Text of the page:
Then it was time to get some very cheap hardware/home furnishings along Tomas Mapua St (Misericordia) which the street is noted for. We ended our ‘mini-Chinatown tour’ on one of the tables at the ‘Pinsec Noodle House’ (wow, it’s still there!!) along C.M Recto Ave (formerly, Azcarraga) where we enjoyed my old favorites: beef asado noodles (braised beef w/ noodles) and siopao asado. After washing these down with our favorite soda, Rizal Avenue (Avenida Rizal) -which was simply a few steps away- surprised us with one of the most notable changes in the entire vicinity.
The stretch of Rizal Avenue from Plaza Lacson (near Carriedo) to C.M Recto Ave was ‘pedestrianized’. The old cement road, as well as the sidewalk, was replaced with bricks and assorted, colorful plant boxes were placed on the sides. Benches made of wood and stainless steel were place in the center for promenaders to sit on. Lampposts were added to complement the rather dim lights underneath the LRT 1 tracks.
The pedestrianization project, indeed, brightened up the area and with the on-going construction of a mall (hopefully, with a design that could recreate the grandeur or ambiance of the place after WW II) where the former Odeon Theater was located -as well as the timely opening of the modern, 4-storey, LRT 2-Recto Station nearby-, ‘Avenida’ as it was more popularly called, may well have found the recipe for its rebirth.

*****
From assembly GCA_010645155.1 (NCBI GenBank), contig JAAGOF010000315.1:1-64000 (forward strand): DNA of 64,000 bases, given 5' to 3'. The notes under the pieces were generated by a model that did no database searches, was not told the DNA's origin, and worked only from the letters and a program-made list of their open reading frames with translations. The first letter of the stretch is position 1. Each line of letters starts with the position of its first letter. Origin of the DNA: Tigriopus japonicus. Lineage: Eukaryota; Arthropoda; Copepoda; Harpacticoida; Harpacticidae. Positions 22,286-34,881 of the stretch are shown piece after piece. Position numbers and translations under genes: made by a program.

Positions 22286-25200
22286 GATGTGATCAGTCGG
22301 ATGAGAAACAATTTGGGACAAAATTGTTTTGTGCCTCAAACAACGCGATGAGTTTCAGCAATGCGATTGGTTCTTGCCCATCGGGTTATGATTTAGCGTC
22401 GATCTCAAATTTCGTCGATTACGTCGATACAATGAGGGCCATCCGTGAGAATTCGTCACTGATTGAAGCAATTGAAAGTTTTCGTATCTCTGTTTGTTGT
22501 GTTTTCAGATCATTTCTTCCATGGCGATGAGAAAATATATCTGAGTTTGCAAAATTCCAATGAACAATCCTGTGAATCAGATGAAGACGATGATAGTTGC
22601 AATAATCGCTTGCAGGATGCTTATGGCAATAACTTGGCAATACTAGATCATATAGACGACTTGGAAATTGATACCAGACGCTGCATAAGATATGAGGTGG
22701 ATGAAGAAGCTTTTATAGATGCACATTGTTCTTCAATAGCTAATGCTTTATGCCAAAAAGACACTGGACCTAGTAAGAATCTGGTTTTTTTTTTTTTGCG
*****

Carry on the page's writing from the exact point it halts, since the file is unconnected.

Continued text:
We almost walked the entire length of the ‘new’ Avenida from where we veered left towards Gil Puyat St (Raon St)…the “electronics capital” of the country. Here, scores of vendors offered us an assortment of goodies from the cheapest of electronic parts & equipments, fake audio CDs, VCDs, DVDs and almost anything related to the fake (very few were legit) mobile phone parts industry. In this area, I was also able to get myself a new pair of eyeglasses for only US$ 25. Time well spent since we also siddled to nearby Quiapo Church (we’ve come full circle) where we prayed to the patron saint and to God to give us more time in our next visit to the place.